This week, Topsil GlobalWafers in Denmark conducted a seminar on the latest innovation and application of Neutron Transmutation Doped (NTD) silicon wafers. The seminar was attended by participants from across the world – from US via Europe and all the way to Republic of Korea and Australia.
The purpose of the seminar was to give scientists, producers and users of the NTD materials an opportunity to update themselves on the latest developments and to share knowledge and experience.
For power semiconductor devices to work at designated high power levels, it is necessary to dope the silicon with donors or acceptor atoms that determine electrical current flow through the bulk of the silicon. Doping silicon crystals with phosphorus by converting silicon atoms to phosphorus atoms using a nuclear neutron transmutation process is the superior technique in terms of doping control, as it effectively removes electrical non-uniformities in the high resistivity silicon crystal. The process of neutron doping of the silicon is conducted at research reactors all over the globe. At the event, representatives of research reactors displayed how the irradiation process is handled professionally. This is no longer an insignificant side-business to their research work, but a highly automated process and the necessary preventive maintenance programs are meticulously planned, in order to keep downtime to an absolute minimum. In addition to the irradiation of silicon, today the research reactors are also involved in very important research and production of medical isotopes for cancer treatment.
Power semiconductor devices based on NTD material is a small but important enabler of technology, and hence life, as we know it today. Without ultrapure neutron doped silicon it would not have been possible to develop modern high speed electrical trains or effective transport of energy from the energy generation sites, such as wind turbines or power plants, to consumers in the large metropoles around the world.
During the seminar it was re-confirmed among the participants that the future outlook for consumption of NTD material is very positive. The megatrends of growing populations, growing middle class and migration toward the urban areas drives increased energy consumption and need for transportation. The research reactors confirmed this expectation through plans to establish additional reactors in the coming years. Plans for the future also confirm the trends of transitioning towards larger diameters. It was reported that 200 mm capacity will be increased and even potential 300 mm is taken into consideration.
Some of the users of NTD wafers presented evidence of direct comparisons of NTD to PFZ (gas phase doped silicon). The conclusion was that minority carrier life time is at similar level and also breakdown voltage, somewhat surprisingly, is at almost the same level. However, data revealed that hot leakage current was higher in all cases for PFZ . Furthermore, NTD yield was in some cases up to 40% higher, which lead to the conclusion that NTD material is a clear winner in high power applications.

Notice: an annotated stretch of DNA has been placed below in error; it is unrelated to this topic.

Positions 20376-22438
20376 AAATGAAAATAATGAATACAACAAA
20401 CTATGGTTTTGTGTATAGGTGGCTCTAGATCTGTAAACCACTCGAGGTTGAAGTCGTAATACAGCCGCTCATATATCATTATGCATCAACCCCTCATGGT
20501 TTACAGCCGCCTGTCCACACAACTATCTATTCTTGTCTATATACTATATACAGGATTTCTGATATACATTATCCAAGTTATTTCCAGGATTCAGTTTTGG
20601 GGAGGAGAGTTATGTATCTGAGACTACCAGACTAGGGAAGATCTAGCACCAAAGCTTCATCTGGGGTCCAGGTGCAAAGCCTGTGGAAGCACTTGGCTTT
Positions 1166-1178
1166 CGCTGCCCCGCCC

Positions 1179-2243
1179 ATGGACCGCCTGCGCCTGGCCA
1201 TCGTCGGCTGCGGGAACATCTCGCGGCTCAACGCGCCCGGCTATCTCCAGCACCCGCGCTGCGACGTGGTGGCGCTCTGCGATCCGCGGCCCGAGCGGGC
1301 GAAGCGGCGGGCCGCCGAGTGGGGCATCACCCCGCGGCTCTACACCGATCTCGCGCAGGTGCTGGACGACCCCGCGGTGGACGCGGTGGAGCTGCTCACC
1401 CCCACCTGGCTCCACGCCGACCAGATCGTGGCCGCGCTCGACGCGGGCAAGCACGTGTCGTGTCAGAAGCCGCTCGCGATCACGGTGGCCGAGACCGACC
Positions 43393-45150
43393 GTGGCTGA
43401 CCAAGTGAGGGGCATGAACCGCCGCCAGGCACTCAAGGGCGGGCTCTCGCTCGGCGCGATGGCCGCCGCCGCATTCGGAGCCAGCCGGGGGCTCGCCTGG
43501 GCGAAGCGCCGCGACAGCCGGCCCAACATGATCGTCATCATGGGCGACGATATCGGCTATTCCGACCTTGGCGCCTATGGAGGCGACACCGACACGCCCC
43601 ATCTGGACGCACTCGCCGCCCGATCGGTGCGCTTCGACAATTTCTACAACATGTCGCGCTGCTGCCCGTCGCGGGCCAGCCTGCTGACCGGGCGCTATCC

Topsil GlobalWafers has been a global leader in NTD material since the 70’s and it is therefore natural for Topsil to host this kind of seminar. Martin Græsvænge Hansen, NTD Process Owner at Topsil says: “We have been more than pleased to see the interest from the irradiation sites around the world. Despite the long journeys, many of the key players have been represented at the seminar”.
The NTD Silicon Seminar was a unique get-together and provided opportunity for knowledge exchange between research reactors, engaged in commercial irradiation of silicon, and device manufactures, who uses the NTD silicon wafers in their production lines. Such an event, bringing people from the NTD silicon value chain – silicon producers, irradiation sites and device manufactures – together, has not been seen since the NTD Conferences back in the 1980’s. It is an important step for continued development of the NTD product in tune with the needs of the final customer.
During the event, Topsil GlobalWafer presented data from a research project conducted in cooperation with Institute of Electronic Materials Technology (ITME) from Warsaw, showing that nitrogen enriched float zone material after NTD treatment displayed substantially less after-irradiation defects, which for example enables manufacturing of better particle detectors, compared with using standard float zone material. Several of the participants were interested to participate in further testing of this new material.
Of special note, a new generation of NTD material that sets new standards for the industry was presented. Topsil was the first company to commercially launch NTD into the market and have been focused on this material ever since. Based on Topsil’s substantial experience and very close cooperation with the research reactors, it has been possible to improve the uniformity of 200 mm NTD wafers significantly. The resistivity variation on the new SNTD material is less than half of the existing material.
Hans Peder Mikkelsen, President at TGW comments: “The new material is a step change in product performance. It will allow our customers to develop even more advanced components and enhance their production yield. Through this, we will be providing our little contribution to the reduction of power losses and, at the end of the day, further improve the efficiency of many high power applications”.
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